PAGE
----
Lombardi was born on June 11, 1913, in the Sheepshead Bay neighborhood of Brooklyn to Enrico "Harry" Lombardi (1889–1971) and Matilda "Mattie" Izzo (1891–1972).[5][6] Harry's mother and father, Vincenzo and Michelina, emigrated from Salerno, Italy.[7][8] Mattie's father and mother, Anthony and Loretta, emigrated from Vietri di Potenza, Basilicata.[5][6] Harry had three siblings,[5][8] and Matilda had twelve.[5][6] Vince would be the oldest of five children, Madeleine, Harold, Claire, and Joe.[6][9] The entire Lombardi and Izzo clan settled in Sheepshead Bay.[5][10]

Matilda's father, Anthony, opened up a barber shop in Sheepshead Bay before the turn of the century.[5][6] At about the time of Lombardi's birth, Harry, and his brother, Eddie, opened a butcher shop in the Meatpacking District of Manhattan.[5][11] Throughout the Great Depression, Harry's shop did well, and his family prospered.[12][13] Lombardi grew up in an ethnically diverse, middle-class neighborhood.[14][15]

St Mark's

Church attendance was mandatory for the Lombardis on Sundays.[16][17] Mass would be followed with an equally compulsory few hours of dinner with friends, extended family members, and local clergy.[18][19] Lombardi himself was an altar boy at St. Mark's Catholic Church.[16][17] Outside their local neighborhood, the Lombardi children were subject to the rampant ethnic discrimination that existed at the time against Italian immigrants and their descendants.[20] As a child, Lombardi helped his father at his meat cutting business, but grew to hate it.[21][22] At the age of 12 he started playing in an uncoached but organized football league in Sheepshead Bay.[17]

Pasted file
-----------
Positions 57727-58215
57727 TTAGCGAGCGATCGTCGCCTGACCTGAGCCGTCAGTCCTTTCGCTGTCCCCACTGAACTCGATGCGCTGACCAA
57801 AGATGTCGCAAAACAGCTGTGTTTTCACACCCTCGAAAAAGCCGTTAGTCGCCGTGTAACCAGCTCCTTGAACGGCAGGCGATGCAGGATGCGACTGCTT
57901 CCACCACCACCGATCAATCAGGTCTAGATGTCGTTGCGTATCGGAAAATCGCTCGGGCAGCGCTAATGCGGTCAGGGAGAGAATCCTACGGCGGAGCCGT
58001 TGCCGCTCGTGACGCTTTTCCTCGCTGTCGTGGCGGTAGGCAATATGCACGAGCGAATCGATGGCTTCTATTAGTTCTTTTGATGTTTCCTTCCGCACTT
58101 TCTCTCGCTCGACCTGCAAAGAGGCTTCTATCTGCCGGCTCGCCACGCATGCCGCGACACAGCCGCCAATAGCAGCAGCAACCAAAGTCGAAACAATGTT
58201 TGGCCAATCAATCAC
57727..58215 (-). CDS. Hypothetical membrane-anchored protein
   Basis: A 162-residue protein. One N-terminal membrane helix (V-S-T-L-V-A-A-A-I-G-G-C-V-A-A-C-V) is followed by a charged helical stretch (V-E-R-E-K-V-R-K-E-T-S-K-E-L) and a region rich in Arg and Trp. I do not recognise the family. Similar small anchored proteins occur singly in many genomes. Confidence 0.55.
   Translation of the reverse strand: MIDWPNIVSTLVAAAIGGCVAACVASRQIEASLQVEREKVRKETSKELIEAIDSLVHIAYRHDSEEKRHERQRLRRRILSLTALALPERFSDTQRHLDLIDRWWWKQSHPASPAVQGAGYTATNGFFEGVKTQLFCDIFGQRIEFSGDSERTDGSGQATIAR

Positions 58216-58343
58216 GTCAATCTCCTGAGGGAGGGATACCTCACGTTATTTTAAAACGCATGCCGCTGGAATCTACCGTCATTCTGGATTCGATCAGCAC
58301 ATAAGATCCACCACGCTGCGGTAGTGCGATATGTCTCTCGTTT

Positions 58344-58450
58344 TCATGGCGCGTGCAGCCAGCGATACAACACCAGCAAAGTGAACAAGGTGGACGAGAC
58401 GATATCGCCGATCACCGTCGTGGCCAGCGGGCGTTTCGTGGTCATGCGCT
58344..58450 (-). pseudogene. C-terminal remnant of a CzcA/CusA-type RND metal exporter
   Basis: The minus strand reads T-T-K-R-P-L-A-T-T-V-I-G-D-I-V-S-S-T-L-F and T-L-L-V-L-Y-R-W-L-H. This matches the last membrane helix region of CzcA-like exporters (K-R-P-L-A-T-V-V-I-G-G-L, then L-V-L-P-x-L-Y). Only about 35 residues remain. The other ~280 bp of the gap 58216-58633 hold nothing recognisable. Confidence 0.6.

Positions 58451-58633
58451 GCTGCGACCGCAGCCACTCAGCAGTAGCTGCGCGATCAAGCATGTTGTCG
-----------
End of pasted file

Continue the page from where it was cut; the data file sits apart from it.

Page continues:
High school

Lombardi graduated from the eighth grade at P.S. 206 at age 15 in 1928.[10][23][note 1] He then matriculated with the Cathedral Preparatory Seminary (Queens) a part of Cathedral College of the Immaculate Conception in Brooklyn, a six-year secondary program to become a Catholic priest.[10][23] At Cathedral, he played on the school's baseball and basketball teams,[24][25] but his performance was hindered by his poor athleticism and eyesight.[17] Against school rules, he continued to play football off-campus throughout his studies at Cathedral.[26] After completing four years at Cathedral he decided not to pursue the priesthood.[26] He enrolled at St. Francis Preparatory high school for the fall of 1932.[27][28][note 2] There he became a Charter Member of Omega Gamma Delta fraternity.[29] His playing as a fullback on the Terriers' football team earned him a spot on the virtual All-City football team.[30][31]